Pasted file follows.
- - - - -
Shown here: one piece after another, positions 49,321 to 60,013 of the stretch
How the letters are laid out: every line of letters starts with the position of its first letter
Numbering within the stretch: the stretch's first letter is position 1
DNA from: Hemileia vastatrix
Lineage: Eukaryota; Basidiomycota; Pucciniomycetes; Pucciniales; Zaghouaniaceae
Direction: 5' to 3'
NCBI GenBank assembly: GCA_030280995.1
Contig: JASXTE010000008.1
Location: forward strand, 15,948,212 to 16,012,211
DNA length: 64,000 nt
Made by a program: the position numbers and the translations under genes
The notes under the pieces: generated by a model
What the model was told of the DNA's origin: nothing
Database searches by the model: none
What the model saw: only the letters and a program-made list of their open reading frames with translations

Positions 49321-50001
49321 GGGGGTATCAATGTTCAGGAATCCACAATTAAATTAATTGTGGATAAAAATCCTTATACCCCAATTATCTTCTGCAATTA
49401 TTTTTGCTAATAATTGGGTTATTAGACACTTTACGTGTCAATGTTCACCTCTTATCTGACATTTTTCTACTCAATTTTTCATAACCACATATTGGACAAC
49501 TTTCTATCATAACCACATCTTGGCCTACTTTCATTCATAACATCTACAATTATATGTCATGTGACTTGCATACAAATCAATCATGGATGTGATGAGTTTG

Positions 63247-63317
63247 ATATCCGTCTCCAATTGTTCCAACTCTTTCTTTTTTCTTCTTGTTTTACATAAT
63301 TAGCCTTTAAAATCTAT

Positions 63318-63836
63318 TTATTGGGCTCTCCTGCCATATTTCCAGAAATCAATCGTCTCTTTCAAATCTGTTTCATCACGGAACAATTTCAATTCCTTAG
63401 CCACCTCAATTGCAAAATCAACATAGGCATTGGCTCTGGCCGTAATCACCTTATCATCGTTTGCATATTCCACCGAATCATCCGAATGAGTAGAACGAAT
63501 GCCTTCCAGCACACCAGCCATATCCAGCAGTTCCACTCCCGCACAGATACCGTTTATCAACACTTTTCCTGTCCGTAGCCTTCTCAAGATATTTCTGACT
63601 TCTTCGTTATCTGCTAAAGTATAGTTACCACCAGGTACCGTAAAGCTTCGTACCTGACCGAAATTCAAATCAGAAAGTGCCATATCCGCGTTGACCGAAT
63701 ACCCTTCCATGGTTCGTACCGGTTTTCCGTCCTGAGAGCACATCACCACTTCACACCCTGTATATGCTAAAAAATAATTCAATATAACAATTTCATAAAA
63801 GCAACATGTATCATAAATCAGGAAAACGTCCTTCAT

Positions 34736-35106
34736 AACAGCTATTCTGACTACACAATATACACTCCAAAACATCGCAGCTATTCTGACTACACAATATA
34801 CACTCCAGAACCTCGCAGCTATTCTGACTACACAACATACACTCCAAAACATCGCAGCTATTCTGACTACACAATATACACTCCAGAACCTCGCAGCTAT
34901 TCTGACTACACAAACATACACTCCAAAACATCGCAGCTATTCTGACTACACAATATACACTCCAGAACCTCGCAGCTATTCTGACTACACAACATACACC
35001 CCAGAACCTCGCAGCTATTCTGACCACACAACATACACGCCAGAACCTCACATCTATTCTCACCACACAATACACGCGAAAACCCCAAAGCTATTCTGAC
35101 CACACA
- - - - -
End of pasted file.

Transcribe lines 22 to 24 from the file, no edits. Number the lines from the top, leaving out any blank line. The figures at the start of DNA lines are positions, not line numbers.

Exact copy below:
63301 TAGCCTTTAAAATCTAT

Positions 63318-63836
63318 TTATTGGGCTCTCCTGCCATATTTCCAGAAATCAATCGTCTCTTTCAAATCTGTTTCATCACGGAACAATTTCAATTCCTTAG